Posts Tagged ‘mining in wisconsin’

Sediment TMDL released; the ‘fracking’ rap video

May 16, 2011

Each week, the Freshwater Society publishes a digest of important regional, national and international articles and research on water and the environment. Scan the articles here, then follow the links to read the articles in their entirety where they originally were published.

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River plan calls for big sediment reductions
The south metro Mississippi River is receiving nearly 1 million tons of sediment from other rivers annually, but a new cleanup plan has targeted the pollution sources and is calling for significant reductions.

The Minnesota Pollution Control Agency released the first draft of a TMDL — total maximum daily load —that recommends the Minnesota River – the primary source of pollution to the south metro Mississippi reduce its sediment flow by up to 60 percent.

Other reductions stated in the TMDL include 50 percent from the Cannon River, 25 percent from urban runoff, 20 percent from the Upper Mississippi River and 20 percent from smaller rivers and streams in Minnesota and Wisconsin that flow directly into the Mississippi River.

The plan’s goal is to reduce the amount of total suspended solids in this section of the Mississippi River.

The Mississippi River from U.S. Lock & Dam No. 1 in Minneapolis past Red Wing to the head of Lake Pepin is designated as the south metro stretch.
–The Red Wing Republican Eagle

 Minnesota River clean-up far from complete
After 20 years of cleanup efforts and close to a billion dollars in public spending, the Minnesota River is, well, not much better than it was in 1990, according to a long-awaited assessment.

Some of the river’s headwater creeks have more varieties of fish, and some local streams are providing healthier habitat for wildlife in and around the water, state pollution officials reported. But the tiny insects that make up the bottom of the food chain are still not back, and the fish are as scarce as ever in the main streams and the big river itself, the study found.

The disappointing report card, on a river considered the state’s most troubled, is prompting serious questions about whether the state’s largely voluntary approach to protecting its waters is working, said both state officials and clean-water advocates.

“We are not getting very much for our investment,” said Gene Merriam, president of the Freshwater Society. “We have to circle up and figure out a better way to manage our resources.”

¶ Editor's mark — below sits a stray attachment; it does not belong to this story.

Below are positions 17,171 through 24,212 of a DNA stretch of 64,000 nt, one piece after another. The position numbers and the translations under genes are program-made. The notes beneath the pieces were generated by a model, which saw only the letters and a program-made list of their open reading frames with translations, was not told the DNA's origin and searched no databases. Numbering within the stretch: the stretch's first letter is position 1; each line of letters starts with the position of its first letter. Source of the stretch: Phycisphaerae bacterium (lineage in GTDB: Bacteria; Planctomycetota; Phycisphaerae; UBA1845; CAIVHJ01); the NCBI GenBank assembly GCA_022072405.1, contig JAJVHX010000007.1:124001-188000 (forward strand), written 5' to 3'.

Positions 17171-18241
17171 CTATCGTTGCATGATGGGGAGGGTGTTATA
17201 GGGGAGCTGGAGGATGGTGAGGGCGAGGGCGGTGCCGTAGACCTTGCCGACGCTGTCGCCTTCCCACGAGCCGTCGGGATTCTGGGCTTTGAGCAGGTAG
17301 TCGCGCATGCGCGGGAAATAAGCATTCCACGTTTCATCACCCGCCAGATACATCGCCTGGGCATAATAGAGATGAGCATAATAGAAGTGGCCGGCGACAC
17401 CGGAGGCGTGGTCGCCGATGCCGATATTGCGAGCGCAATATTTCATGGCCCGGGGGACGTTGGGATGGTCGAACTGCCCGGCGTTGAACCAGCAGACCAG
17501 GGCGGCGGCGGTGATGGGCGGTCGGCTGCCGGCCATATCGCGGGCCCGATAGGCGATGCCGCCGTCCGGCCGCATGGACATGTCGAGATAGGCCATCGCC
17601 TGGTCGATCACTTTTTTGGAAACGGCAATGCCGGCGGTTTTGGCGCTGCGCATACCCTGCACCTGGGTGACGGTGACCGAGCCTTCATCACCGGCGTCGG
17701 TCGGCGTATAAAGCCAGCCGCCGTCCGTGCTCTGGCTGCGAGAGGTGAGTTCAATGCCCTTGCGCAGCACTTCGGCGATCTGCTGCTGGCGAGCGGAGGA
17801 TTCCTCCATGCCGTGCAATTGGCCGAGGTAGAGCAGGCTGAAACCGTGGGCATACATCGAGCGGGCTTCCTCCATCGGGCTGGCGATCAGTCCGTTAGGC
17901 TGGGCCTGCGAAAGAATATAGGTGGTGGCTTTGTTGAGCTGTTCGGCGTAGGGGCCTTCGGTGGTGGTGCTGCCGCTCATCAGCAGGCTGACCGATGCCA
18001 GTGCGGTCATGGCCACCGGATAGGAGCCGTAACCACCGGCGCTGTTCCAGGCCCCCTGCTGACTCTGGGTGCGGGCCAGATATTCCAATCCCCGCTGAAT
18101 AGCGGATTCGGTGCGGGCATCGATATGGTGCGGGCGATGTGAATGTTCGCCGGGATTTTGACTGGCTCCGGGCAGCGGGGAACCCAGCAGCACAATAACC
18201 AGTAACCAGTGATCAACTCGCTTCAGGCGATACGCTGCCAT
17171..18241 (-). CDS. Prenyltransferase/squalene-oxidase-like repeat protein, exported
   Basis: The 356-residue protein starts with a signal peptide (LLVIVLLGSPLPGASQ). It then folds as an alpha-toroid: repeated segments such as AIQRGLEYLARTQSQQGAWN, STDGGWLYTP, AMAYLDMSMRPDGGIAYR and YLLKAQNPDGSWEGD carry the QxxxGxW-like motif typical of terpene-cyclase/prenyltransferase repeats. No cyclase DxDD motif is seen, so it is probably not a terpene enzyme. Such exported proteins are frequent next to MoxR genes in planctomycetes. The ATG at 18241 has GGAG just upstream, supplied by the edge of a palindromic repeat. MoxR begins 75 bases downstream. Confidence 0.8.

The study by the state Pollution Control Agency (PCA) is the third progress report since 1992, when then Gov. Arne Carlson stood on the banks of the Minnesota holding a jar of dirty water and vowed to clean up the river by 2002. Each time, researchers returned to the same sites throughout the Minnesota River basin to count both types and numbers of fish, invertebrate insects, and to measure habitat like grassy banks and shade-covered streams.
–The Star Tribune

  Opinion: Ag and water on a collision course
It appears environmental and agricultural interests are on a collision course on water quality and the degradation of the Minnesota River, the Mississippi River and Lake Pepin.

The Minnesota Pollution Control Agency recently released the most extensive study ever of river water quality and its sources of contamination. A significant amount of the blame was directed at runoff from agriculture.

We’re sure the report spreads some of the blame to cities and development and other sources of pollution, but agriculture will be clearly under the microscope from powerful interests that it has until now not really had to face.

The report concludes that the water quality of the Minnesota River and aquatic life has not improved much despite 20 years of effort that began with Gov. Arne Carlson standing in Sibley Park in Mankato declaring that the river will be cleaned up.
–The Mankato Free Press

My Water’s on Fire Tonight (The Fracking Song)
Have you been reading all the news articles about hydraulic fracturing – or “fracking” —  the increasingly common practice of pumping water and chemicals into the ground to extract natural gas from deep shale formations?